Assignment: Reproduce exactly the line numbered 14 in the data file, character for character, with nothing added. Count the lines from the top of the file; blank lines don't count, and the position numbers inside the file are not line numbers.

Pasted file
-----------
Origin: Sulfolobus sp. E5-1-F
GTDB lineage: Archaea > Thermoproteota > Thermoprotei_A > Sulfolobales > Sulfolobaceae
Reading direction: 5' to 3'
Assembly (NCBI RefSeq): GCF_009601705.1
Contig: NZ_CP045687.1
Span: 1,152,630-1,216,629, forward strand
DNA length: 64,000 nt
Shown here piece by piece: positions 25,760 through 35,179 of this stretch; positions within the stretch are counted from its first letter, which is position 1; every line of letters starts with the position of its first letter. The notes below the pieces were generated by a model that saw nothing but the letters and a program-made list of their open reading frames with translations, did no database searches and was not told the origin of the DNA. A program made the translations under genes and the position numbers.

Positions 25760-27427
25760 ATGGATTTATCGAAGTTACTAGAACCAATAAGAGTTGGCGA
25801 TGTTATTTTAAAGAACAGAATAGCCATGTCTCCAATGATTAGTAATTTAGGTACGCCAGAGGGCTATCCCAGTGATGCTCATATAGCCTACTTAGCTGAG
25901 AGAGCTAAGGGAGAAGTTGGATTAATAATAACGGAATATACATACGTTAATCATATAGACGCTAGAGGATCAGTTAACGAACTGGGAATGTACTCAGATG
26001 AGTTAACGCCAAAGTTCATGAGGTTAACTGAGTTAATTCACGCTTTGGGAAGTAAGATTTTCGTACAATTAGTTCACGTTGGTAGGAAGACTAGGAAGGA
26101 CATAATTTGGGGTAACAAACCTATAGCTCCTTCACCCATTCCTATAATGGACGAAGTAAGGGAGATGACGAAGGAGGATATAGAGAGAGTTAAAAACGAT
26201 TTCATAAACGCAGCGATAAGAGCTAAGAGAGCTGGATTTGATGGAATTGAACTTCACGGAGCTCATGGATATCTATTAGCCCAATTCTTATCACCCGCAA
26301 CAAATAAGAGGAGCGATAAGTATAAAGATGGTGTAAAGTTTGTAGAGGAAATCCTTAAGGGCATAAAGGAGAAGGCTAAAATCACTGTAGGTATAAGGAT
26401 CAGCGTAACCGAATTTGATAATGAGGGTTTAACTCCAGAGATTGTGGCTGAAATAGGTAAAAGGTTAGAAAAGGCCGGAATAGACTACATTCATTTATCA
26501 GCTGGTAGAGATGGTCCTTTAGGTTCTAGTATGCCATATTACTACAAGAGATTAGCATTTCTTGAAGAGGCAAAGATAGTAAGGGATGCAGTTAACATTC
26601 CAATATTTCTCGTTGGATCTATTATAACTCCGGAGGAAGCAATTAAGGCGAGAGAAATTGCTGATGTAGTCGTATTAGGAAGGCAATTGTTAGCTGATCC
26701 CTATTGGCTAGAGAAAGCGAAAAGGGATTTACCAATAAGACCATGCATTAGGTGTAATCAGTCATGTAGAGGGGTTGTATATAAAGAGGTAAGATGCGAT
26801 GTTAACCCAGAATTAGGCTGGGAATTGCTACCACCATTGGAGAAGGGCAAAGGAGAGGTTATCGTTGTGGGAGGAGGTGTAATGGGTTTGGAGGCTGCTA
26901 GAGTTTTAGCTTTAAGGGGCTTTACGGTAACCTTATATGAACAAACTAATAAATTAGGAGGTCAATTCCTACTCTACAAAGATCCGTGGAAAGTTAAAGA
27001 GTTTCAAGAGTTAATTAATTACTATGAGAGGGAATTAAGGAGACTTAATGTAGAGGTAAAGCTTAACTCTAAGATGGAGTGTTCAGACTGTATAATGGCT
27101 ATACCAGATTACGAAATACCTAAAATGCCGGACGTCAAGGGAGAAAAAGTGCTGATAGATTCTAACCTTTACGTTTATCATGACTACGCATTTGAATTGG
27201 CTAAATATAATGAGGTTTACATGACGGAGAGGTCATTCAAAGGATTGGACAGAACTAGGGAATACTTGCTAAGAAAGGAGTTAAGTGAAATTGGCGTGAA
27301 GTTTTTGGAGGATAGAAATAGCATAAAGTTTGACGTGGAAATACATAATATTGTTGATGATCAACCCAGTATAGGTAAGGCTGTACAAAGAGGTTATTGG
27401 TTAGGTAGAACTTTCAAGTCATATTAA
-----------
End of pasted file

26101 CATAATTTGGGGTAACAAACCTATAGCTCCTTCACCCATTCCTATAATGGACGAAGTAAGGGAGATGACGAAGGAGGATATAGAGAGAGTTAAAAACGAT